Radio Frequency Interference Sensing and Mitigation in Wireless Receivers

Prof. Brian L. Evans
Dept. of Electrical and Computer Engineering
Wireless Networking and Communications Group
The University of Texas at Austin, Austin, Texas

Lead graduate students: Mr. Aditya Chopra, Mr. Kapil Gulati and Mr. Marcel Nassar

Research performed in collaboration with Dr. Xintian Eddie Lin, Ms. Chaitanya Sreerama, Mr. Keith R. Tinsley and Mr. Jorge Aguilar Torrentera at Intel Labs

June 23, 2009


Video demonstrations


Radio frequency interference (RFI) is a key limiting factor in the communication performance of wireless systems. Applications of RFI modeling include sense and mitigate strategies for coexistence of wireless communication systems, as well as sense and avoid strategies for cognitive radio. This talk focuses on sense and mitigate strategies for wireless receivers embedded in notebooks and cell phones.

In notebooks and cell phones, significant sources of RFI come from the computational platform itself, including clock frequencies/harmonics and power saving subsystems. Sources of RFI also include other wireless users and services operating in the same frequency band (co-channel interference). RFI may also arise from radiation from nearby electronic equipment such as microwave ovens.

In this talk, we present statistical modeling of platform RFI, validate the models using measured RFI datasets, and propose receiver designs for mitigating platform RFI. Several receiver designs demonstrate 1-2 orders of magnitude reduction in bit error rate at the same transmission rate for both single-antenna and two-antenna systems. We extend our RFI modeling methods to co-channel interference for cellular systems and wireless sensor networks.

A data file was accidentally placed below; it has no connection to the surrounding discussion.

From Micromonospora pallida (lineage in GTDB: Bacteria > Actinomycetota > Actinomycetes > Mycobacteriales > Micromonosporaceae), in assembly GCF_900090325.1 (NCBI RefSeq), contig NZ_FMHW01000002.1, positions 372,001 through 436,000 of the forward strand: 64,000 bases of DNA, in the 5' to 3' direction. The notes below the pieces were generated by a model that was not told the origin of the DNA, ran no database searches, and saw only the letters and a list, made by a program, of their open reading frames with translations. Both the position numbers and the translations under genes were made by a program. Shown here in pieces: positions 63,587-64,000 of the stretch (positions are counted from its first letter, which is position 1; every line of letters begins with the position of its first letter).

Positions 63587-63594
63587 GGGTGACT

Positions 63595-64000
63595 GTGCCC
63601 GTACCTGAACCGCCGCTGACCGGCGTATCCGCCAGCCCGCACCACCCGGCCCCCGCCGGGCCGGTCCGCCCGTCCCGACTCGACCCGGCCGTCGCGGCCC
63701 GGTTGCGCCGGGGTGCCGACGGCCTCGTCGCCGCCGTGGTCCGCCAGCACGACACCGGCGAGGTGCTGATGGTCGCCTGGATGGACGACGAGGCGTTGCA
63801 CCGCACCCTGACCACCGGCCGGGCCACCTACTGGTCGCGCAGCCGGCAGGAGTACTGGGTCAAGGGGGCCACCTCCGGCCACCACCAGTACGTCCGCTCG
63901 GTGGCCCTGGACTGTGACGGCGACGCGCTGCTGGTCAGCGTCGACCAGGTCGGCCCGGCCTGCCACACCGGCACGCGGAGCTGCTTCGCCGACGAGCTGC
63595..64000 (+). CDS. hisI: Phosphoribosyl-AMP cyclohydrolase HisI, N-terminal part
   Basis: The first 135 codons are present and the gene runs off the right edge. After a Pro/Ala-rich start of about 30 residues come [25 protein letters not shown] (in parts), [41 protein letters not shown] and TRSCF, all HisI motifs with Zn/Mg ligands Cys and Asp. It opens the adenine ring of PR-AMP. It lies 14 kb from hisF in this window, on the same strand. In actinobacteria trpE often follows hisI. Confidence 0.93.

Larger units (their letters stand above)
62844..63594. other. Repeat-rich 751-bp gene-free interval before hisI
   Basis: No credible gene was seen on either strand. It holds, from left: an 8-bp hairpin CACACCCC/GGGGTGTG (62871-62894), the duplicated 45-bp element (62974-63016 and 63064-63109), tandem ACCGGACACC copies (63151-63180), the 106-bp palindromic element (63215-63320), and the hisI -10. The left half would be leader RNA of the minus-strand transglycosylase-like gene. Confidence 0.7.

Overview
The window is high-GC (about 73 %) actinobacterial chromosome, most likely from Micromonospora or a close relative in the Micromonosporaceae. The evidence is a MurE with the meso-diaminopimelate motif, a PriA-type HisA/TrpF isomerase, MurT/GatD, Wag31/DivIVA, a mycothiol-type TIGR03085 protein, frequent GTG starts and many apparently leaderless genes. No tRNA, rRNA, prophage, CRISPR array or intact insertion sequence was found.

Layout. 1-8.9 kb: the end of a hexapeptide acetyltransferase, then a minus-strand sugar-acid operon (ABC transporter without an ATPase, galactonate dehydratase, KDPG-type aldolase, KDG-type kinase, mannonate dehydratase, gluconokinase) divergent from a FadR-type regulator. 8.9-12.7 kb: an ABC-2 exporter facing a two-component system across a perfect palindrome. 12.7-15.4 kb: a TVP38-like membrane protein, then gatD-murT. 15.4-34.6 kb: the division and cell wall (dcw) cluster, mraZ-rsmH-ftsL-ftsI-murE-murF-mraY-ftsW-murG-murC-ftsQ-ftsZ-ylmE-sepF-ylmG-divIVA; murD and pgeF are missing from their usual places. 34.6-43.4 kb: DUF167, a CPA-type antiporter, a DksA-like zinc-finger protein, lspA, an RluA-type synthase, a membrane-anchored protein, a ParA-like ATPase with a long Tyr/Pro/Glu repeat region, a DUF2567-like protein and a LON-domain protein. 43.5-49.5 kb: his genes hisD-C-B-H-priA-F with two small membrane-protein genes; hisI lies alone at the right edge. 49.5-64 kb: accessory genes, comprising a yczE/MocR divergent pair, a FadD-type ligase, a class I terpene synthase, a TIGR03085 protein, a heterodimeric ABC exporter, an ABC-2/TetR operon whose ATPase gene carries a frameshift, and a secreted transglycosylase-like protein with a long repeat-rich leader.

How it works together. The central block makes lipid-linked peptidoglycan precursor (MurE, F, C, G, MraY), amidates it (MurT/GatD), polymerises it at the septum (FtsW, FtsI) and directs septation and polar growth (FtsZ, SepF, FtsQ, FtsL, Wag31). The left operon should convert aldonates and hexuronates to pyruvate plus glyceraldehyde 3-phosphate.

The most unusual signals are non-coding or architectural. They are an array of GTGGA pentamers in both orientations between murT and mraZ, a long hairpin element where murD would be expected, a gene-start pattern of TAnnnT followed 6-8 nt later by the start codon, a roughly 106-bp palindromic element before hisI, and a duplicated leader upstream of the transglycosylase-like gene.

Our RFI sensing and mitigation methods are available in a freely distributable Matlab toolbox:


Prof. Brian L. Evans was elevated to IEEE Fellow "for contributions to multicarrier communications and image display". In multicarrier communications, his group developed the first linear complexity algorithm that allocates resources to optimize bit rates in multiuser OFDM systems (for cellular and WiMax) and is realizable in fixed-point hardware/software. His group also developed the first ADSL equalizer training method that maximizes a measure of bit rate and is realizable in real-time fixed-point software. In image display, his group's primary contribution is in the design, analysis, and quality assessment of halftoning by error diffusion for real-time processing by printer pipelines. He has graduated 16 PhD students and published more than 180 refereed conference and journal papers.

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